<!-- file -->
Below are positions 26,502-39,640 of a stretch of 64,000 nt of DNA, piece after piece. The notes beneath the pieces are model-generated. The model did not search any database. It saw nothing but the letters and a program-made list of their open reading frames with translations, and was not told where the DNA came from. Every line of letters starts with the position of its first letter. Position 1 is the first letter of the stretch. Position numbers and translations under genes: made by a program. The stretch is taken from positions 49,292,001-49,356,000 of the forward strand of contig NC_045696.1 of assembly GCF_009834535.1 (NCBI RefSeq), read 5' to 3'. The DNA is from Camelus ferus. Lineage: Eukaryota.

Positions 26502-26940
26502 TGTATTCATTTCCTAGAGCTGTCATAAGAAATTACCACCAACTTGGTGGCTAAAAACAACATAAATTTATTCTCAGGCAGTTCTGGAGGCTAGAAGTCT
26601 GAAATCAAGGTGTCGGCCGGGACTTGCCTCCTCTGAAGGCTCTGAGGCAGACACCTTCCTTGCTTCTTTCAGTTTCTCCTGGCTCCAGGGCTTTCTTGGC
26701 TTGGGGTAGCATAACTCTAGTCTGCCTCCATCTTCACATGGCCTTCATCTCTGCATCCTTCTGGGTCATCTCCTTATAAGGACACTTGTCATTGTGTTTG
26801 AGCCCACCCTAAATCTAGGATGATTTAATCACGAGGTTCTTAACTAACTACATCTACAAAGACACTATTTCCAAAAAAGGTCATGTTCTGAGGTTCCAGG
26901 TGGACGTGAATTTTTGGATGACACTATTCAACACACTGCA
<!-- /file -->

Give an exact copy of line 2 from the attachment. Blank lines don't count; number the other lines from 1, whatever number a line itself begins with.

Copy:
Positions 26502-26940